Lutz's Blog: Too many drawbacks for Curtis Axel to become a major WWE star
By Jeffrey Lutz
Sunday night at Payback, Curtis Axel captured the Intercontinental Championship 24 years after his father, who became synonymous with that title as a workhorse during the 1980s and '90s, won it for the first time. It was a great babyface moment except for one problem -- Axel isn't a babyface.
WWE's lack of direction early in Axel's run, standing alone, isn't a major problem. With Paul Heyman by his side, Axel will have plenty of opportunities to settle into his role as a villain while carving a niche around his own strengths. Unfortunately for Axel, the timing of his push and his personal skill set will probably prevent him from breaking through in a major way.
Heyman's presence, while a boost for any blossoming wrestler, might ultimately be working against Axel. Though Heyman has a history of turning lesser-known performers into major stars by masking their weaknesses, Heyman has become a manager to the biggest names in the industry. It just doesn't look or feel the same when, after accompanying Brock Lesnar and C.M. Punk, Heyman associates with Axel. It also creates expectations for Axel that are unfair to saddle him with and nearly impossible for him to reach.
Axel's pedigree as a third-generation wrestler also seems to be working against him, if only because WWE can't seem to figure out a way to break him away from his father's legacy. I'm all for frequent reminders that Hennig's father was Mr. Perfect, but WWE has been hot and cold on whether to acknowledge that fact. When it's convenient for WWE to do so, like when Axel won the Intercontental Championship, Curt Hennig's name is mentioned. But considering Axel's character was built on the idea of creating his own identity, the wishy-washy aspect of Axel's story so far has been confusing.
It was especially head-scratching for me when, in the promo explaining Axel's identity change from Michael McGillicutty, Heyman explained that Axel's goal was essentially to no longer walk on the trail his father and grandfather, Larry "The Ax" Hennig blazed ahead of him. I liked that logic, but it seemed to go out the window when Axel's name, a combination of his father's and grandfather's, was announced. WWE would be better served to embrace Axel's lineage rather than avoid it, because avoiding it is too difficult. It will always come up.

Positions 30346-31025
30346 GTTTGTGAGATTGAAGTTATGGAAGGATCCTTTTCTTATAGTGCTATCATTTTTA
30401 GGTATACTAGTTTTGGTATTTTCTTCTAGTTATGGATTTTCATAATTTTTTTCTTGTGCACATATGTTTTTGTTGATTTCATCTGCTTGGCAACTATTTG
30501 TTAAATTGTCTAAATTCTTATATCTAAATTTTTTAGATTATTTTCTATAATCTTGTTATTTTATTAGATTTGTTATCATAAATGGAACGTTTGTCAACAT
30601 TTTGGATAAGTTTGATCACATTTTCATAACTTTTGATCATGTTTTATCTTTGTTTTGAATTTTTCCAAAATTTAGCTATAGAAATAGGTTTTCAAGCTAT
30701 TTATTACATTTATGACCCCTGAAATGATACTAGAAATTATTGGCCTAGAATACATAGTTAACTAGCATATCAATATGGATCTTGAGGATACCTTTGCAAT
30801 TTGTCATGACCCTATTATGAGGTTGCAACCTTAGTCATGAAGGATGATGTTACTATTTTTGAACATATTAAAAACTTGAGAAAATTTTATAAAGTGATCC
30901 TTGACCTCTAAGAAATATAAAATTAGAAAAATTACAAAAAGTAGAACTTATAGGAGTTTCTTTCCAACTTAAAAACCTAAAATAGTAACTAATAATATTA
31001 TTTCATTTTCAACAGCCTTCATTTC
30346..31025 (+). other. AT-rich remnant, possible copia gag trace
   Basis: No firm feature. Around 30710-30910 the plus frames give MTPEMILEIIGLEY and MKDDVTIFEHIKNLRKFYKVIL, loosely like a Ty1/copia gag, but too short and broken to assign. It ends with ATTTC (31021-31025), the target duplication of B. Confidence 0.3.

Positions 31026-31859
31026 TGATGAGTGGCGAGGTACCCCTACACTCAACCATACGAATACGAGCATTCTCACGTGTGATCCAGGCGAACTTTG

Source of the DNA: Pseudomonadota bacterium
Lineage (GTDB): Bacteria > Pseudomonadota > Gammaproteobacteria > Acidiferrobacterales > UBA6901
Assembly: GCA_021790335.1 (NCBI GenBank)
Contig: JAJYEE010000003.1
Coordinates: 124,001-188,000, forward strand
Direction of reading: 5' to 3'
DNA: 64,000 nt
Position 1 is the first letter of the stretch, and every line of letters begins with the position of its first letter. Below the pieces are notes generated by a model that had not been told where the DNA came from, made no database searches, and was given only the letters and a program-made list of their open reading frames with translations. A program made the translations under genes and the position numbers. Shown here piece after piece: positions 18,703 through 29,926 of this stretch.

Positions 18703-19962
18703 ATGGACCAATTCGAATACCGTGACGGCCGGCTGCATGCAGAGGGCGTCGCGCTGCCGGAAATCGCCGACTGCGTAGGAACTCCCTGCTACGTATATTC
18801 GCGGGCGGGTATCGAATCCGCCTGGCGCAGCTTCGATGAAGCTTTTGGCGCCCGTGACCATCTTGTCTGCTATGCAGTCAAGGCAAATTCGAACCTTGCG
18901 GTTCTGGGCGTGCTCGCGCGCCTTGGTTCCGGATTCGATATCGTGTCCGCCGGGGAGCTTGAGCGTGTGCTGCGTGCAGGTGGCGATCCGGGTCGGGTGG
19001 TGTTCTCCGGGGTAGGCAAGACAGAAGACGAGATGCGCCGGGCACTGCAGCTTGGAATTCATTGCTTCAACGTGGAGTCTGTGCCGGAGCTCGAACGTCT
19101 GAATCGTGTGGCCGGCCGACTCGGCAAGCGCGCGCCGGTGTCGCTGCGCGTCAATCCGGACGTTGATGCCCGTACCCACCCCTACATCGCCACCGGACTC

The problem with Axel's new name -- in addition to the plethora of problems with his old one -- is that while "Curtis Axel" sounds cool, he looks like a guy named Joe Hennig. WWE should have, and still could eventually, run with that name, because it might be the only noticeable connection between Axel and Mr. Perfect. Axel doesn't look like his dad and doesn't have the same moveset, so allowing him to go by his real name would be beneficial even though that goes against WWE's unwritten policy. It would also create a connection between Axel and fans who fondly remember Mr. Perfect's unique talents.
That brings us back to the original problem -- Axel is a heel even though he should probably be a babyface based on his real-life individual traits. Unfortunately, a strong babyface must develop a positive connection with the audience, something Axel doesn't seem to be capable of doing at this stage of his career. Axel's limited microphone skills necessitate a manager and a mouthpiece, and Heyman is basically the only option even though Axel doesn't fit in with Heyman's other clients.
Against his own better interests, Axel was re-introduced as a heel. Two or three years ago, giving Axel a strong heel push wouldn't have been a problem because back then WWE could have used the incorporation of new blood. Now, however, WWE, aside from the ubiquitous John Cena, is built around new blood, especially on the heel side. To get to the top of the card, Axel must pass The Shield, Punk (who seems primed for a turn), Ziggler (same), and be positioned higher than the numerous mid-card heels who are in the same spot as Axel.
WWE appears unwilling to provide Axel that kind of momentum. He has been constantly buried by Triple H and other members of the Axel family for being inferior to the company's true main-event stars, and Axel's series of matches against Triple H and John Cena did little to establish him as a household name. WWE has backed off Axel's push by handing him a mid-card (at best) title, so he's in danger of becoming lost in the shuffle if he hasn't already.
Axel has potential. His in-ring work is solid and his look is that of someone who belongs in the main-event picture. His bloodlines are also to his benefit, if only WWE consistently shared that line of thinking. Unfortunately, current circumstances don't allow Axel much room to reach his potential. In a vacuum, Axel's positives outweigh his negatives. On the WWE landscape, though, Axel has too much to overcome to become a major star.
Jeff Lutz has written for the Wichita Eagle newspaper in Kansas for over a decade and debuted with Prowrestling.net on November 4, 2012. He can be reached via email at email@example.com.
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